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The meaning and origin of the expression: Ride a cock-horse to Banbury Cross

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Ride a cock-horse to Banbury Cross

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What's the meaning of the phrase 'Ride a cock-horse to Banbury Cross'?

'Ride a cock-horse to Banbury Cross' is a line from a nursery rhyme. The original meaning is unknown and may simply be a nonsense rhyme.

What's the origin of the phrase 'Ride a cock-horse to Banbury Cross'?

If we are to find the origin of 'ride a cock-horse to Banbury Cross' it will be helpful to look at the nursery rhyme that the line comes from. The best known version of that rhyme is:

Ride a cock-horse to Banbury Cross,
To see a fine lady upon [or 'ride on'] a white horse;
Rings on her fingers and bells on her toes,
And she shall have music wherever she goes

Ride a cock-horse to Banbury CrossClearly we'll need to find out what a 'cock-horse' and Banbury Cross are. The second part is the easiest - Banbury Cross is a cross in the English town of Banbury - that could hardly be simpler. There were several medieval crosses in Banbury until 1600 when they were demolished by Puritans. The present Banbury Cross was erected in 1859, after the rhyme was already well-known.

A 'cock-horse' is the name of a child's toy hobby horse, or a stick representing one, or an adult's foot or knee used to jog a child up and down as a pretend horse ride. From the late 16th century, 'cock-horse' was also used as the name of a high-spirited stallion, although all of the early citations of the word in print refer to children and their games - for example, this piece from Thomas Elyot's Image of Gouernance, 1541:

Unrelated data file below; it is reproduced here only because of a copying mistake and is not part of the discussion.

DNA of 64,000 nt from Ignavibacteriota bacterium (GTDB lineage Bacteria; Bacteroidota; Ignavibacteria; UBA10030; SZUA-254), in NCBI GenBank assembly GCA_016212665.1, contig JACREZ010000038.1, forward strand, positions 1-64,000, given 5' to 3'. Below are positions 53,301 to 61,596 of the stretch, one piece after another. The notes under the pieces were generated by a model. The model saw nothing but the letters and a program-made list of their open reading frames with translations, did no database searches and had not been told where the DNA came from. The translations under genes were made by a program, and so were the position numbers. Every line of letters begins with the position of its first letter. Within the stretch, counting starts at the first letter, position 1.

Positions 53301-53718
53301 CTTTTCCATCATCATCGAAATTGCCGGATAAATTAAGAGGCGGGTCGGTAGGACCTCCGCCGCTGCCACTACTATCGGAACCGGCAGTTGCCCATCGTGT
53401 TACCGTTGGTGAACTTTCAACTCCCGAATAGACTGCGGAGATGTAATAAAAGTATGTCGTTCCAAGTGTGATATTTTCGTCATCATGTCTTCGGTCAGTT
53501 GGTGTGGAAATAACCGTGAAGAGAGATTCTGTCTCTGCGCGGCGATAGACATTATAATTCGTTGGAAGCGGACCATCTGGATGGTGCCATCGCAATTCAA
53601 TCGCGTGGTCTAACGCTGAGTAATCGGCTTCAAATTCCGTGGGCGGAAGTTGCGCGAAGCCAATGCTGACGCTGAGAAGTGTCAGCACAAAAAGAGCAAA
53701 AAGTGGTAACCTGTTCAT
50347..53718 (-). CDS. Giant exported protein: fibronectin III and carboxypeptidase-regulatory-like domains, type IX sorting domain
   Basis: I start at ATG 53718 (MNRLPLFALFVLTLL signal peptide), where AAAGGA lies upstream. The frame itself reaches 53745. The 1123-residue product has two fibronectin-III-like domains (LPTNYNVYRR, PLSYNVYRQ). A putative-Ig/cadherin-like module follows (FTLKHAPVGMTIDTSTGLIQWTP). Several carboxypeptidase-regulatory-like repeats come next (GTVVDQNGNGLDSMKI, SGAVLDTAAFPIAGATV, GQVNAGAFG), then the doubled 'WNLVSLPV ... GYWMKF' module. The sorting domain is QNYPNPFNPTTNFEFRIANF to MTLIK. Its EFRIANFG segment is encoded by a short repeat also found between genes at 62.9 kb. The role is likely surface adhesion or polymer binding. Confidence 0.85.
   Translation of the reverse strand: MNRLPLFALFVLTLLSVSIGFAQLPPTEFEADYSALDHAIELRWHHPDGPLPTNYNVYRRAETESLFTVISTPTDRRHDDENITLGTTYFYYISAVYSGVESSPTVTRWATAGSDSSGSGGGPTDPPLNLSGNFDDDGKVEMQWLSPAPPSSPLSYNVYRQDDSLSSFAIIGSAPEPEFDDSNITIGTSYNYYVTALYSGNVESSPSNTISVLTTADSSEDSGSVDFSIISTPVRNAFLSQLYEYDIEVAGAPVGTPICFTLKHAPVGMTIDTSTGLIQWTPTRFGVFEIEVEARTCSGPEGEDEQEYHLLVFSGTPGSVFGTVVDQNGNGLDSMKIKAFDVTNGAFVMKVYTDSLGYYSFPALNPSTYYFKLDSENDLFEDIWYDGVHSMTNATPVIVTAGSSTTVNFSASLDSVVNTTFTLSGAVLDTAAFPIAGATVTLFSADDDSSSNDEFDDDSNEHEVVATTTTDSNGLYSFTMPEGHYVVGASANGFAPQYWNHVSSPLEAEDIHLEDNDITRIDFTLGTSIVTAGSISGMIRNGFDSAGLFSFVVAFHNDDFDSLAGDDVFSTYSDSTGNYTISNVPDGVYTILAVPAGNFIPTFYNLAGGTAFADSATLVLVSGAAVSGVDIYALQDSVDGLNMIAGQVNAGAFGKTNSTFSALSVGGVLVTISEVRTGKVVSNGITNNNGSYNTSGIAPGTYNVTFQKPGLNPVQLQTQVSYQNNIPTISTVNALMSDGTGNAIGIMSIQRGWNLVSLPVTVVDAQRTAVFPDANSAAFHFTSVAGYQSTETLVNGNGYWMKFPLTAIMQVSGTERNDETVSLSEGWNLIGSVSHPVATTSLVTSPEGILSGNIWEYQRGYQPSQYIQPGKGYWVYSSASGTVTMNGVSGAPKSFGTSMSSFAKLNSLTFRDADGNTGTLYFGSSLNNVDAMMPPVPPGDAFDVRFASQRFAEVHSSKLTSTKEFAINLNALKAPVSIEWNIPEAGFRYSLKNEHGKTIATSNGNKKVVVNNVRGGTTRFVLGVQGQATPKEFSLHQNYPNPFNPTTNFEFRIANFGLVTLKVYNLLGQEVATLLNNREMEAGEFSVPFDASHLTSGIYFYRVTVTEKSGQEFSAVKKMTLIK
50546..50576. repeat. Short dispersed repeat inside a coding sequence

The dotynge pleasure to se my litell sonne ryde on a cokhorse.

So, we can be sure that a cock-horse had two legs not four. What was being referred to in the nursery rhyme, and why the child might be taken to Banbury, is unclear - not least because there were many early variations of the wording of the rhyme. The earliest known version is found in Tommy Thumb's Pretty Song Book, circa 1744:

Ride a cock-horse To Banbury Cross,
To see what Tommy can buy;
A penny white loaf,
A penny white cake,
And a two-penny apple-pie.

The earliest citation of the version we use know, albeit slightly changed, is found in the English author Joseph Ritson's collection of rhymes - Gammer Gurton's Garland or The Nursery Parnassus, which was printed in London in 1784 for 'good children who can neither read nor run':

RIDE a cock horse, to Banbury cross,
To see an old woman get up on her horse;
Rings on her fingers, and bells at her toes,
And so she makes music wherever she goes.

How 'old woman' mutated into 'fine lady' we don't now know. That ‘fine lady’ has been variously identified as Queen Elizabeth I, Lady Godiva (in a version of the rhyme referring to Coventry Cross), and the traveller Celia Fiennes (1662–1741) - Fiennes' being corrupted as 'fine'. None of these are supported by any evidence whatsoever.

The truth is that the meaning of the words is now lost to us. It's not what we want to hear but, like most nursery rhymes, the words of 'Ride a cock-horse' are probably nonsense.

See also:

Pop goes the weasel
Ring a-ring of roses

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